But can the government of the United States ever really run out of money?

    …When the government writes a check, it goes to whomever is getting paid. The payee then deposits it in its own bank account. The bank then submits it to the Federal Reserve for clearing.

    So far, that’s just pretty much the same thing that happens when anyone else writes a check. Except for something very strange—the Obama administration seems to be insisting the Federal Reserve would not allow the U.S. Treasury Department to overdraw its account.

    …In truth, the Obama administration is either fibbing or misunderstanding the financial system. The United States almost certainly enjoys unlimited overdraft protection from the Federal Reserve because there is almost zero chance the Federal Reserve would ever bounce a check written by the U.S. government.

    Think about it. The check comes into the Federal Reserve. It looks at the U.S. government balance and discovers that we’re at zero. What does the Federal Reserve do?

    I’m pretty sure the Federal Reserve would go ahead and credit the bank submitting the check with the deposit to account for the fund transfer.

    …Notice that this would do something very odd. It would give the U.S. Treasury Department control of the money supply—something usually credited to the Fed. But by writing checks on an empty bank account, the Treasury would be inflating the money supply. It would be printing money to pay its bills, more or less. Monetizing its obligations, rather than borrowing or taxing to pay them.

    In order to keep inflation under control, the Fed would have to intervene to soak up the extra dollars by selling securities.

    So the Treasury cannot actually run out of money. It can only run out if it decides—that is, if Secretary Geithner and President Barack Obama choose—to stop writing checks sufficient to pay all of our obligations.”


    I doubt that this cycle can continue eternally, but it can continue for quite a while.

    Even in 2013, with the financial issues mentioned above going on, the government still endorses feminism.

    The government will most likely ALWAYS endorse feminism. And here is why:

    (Quoted from “Why Governments Love Feminism” by ‘Angry Harry’:

    “First and foremost, feminism is about various groups seeking to acquire power and money, and to build huge self-serving empires in which millions – literally millions – of people nowadays have a vested interest – a vested interest that is, in fact, highly detrimental to those societies in which these people operate.

    To see how their game is played, I just want you to imagine a society – a somewhat idealised society – wherein the women are happy to spend their days being closely associated with their homes and their children, while the young men and the fathers are reasonably happy to troop off to the workplace – wherever this might be.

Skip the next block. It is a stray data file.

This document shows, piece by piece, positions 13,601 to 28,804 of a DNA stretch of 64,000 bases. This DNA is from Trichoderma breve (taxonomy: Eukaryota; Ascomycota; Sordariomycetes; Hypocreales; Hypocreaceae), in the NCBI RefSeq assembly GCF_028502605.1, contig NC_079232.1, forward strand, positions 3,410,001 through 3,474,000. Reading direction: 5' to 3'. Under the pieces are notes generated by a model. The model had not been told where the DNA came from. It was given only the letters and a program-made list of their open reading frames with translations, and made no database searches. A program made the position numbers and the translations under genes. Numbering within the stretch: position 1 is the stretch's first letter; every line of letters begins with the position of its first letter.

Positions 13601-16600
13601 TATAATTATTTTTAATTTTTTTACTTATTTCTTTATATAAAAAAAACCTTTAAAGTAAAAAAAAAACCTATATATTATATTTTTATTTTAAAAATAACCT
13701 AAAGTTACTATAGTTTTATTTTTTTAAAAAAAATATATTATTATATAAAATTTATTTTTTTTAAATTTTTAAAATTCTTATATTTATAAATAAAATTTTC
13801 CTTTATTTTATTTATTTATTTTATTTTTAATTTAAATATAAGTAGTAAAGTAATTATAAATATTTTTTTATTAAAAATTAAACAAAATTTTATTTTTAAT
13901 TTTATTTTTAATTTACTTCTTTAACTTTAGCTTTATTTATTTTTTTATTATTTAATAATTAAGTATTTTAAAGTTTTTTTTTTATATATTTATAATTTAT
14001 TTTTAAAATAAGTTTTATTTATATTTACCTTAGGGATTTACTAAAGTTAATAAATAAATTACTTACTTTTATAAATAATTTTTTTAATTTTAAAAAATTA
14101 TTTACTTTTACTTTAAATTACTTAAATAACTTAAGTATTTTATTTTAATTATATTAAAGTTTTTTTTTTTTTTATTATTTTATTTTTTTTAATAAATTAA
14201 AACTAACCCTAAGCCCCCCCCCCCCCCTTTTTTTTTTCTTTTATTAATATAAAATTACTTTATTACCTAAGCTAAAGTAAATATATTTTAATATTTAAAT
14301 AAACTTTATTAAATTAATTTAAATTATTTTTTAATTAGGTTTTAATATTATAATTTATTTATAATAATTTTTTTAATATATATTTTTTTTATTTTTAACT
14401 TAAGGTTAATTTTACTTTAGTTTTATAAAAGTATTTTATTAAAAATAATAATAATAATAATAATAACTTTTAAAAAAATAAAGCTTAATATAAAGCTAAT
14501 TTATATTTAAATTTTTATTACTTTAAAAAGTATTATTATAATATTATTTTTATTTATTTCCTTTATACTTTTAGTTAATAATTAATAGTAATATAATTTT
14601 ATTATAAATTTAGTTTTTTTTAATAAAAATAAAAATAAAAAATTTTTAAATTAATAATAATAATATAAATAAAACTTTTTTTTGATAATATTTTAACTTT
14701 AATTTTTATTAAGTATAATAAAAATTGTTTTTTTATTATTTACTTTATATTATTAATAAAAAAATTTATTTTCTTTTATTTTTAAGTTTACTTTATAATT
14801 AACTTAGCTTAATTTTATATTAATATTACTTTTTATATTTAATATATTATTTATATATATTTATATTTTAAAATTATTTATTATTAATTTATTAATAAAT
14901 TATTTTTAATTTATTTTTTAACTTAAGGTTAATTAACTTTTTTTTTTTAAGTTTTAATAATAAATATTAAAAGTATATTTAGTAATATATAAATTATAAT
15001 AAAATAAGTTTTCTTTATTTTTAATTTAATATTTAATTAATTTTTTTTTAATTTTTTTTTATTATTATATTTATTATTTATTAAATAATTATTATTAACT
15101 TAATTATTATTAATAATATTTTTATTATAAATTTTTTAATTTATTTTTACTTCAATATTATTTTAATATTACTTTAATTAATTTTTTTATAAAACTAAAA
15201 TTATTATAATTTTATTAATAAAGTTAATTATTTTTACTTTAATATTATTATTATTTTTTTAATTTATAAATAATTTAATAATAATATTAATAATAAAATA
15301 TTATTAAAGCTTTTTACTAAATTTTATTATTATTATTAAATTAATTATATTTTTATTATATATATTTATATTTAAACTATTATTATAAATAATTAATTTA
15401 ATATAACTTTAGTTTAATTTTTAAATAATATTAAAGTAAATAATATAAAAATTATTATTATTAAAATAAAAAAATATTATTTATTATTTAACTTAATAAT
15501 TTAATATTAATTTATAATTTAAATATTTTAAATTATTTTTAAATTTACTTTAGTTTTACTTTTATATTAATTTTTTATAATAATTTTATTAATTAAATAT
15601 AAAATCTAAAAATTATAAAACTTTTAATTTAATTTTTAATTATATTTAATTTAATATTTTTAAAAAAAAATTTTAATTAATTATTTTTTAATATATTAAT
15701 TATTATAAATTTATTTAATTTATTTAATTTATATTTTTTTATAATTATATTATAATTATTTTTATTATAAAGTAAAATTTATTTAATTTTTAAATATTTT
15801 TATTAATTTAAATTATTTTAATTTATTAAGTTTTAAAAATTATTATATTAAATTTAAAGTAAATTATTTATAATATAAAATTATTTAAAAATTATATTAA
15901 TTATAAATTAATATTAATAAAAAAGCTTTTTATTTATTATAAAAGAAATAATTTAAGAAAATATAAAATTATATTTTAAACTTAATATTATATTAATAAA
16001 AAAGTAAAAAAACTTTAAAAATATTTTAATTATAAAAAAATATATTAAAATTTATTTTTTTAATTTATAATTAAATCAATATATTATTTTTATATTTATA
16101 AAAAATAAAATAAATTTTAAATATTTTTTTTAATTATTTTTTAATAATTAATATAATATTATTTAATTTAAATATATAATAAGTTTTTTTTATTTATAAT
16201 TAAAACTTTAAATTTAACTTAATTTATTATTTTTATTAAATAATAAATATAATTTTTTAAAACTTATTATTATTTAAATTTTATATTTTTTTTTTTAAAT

And, further, I want you to imagine that most of the people in this society are mostly quite content with their situation.

    In other words, it is a reasonably happy place.

    And now the question that I want you to contemplate very deeply is this one.

    What’s in it for government?

    How can government – and government workers – benefit from having to exist within a society of people who seem to be quite happy and at peace with each other?

    On what grounds can the government say to the people, “You need more government. Give us more tax money.”

    Well, clearly, in such an idyllic society, it would be very difficult indeed to persuade the people to part with more of their own resources – acquired through their own labours – in order to fund ‘more government’.

    However, if this reasonably happy society can be disrupted by some force or other – some force that induces ‘disharmony’ within the population – an increase in crime, say – then the government will find it much easier to extract a bigger piece of the society’s pie. For example, if there is an increase in crime, the people will far more readily agree to fund a bigger police force. If the men and women start fighting against each other, and begin to split apart, with married couples getting divorced, then the government can justify extracting further resources from the people in order to create a larger social services workforce to look after the women and children who are now on their own.

    And the point that I am trying to get across here is this.

    Governments benefit not by the people being at peace with each other, but by them being at war with each other in some way…

    …In a nutshell: These government workers want bigger empires with bigger salaries and bigger pensions. They want more status and more power. And, collectively, they will exert such a huge force that no-one can actually stop them from getting these things; as the monumental growth in government over the past 120 years or so in the west has clearly shown. (Central governments have grown more than one hundred-fold over the past 120 years.)”

    Feminism is the government’s resource-extraction machine, they’re not going to give it up. If the situation you predict is what women end up in, then the only person who gets the female vote will be the person who successfully remedies or prevents that situation; and with all of the power that the government has and is gaining, I’m pretty sure that they will. Because no one in government can afford to lose the female vote, since they are so dependent upon it. This is a big part of why the government is so concerned with pleasing women and making sure they get everything they want. It doesn’t look like that’s going to change very soon.
    Central governments have grown more than 100x over the last century, not shrunk. How much of this is due to women constantly handing them more power? A lot. And I don’t think they’re going to jeopardize that any time soon. The withdrawal of female support would result in the withdrawal of feminism, which would result in the government’s power decreasing. The government keeps the support of women by taking care of anything that inconveniences them, at whatever cost.

    At some point, it appears that this system will indeed collapse, but probably not in the manner you described, because what you described would probably cause a lot of problems for the government (see above paragraph), and they will do whatever is in their power (and they have a ton of power) to prevent it. This happening on a very large scale simply does not sound realistic when you know how much of a vested interest the government has in making sure that the needs of women are always met, and they have an almost infinite supply of power.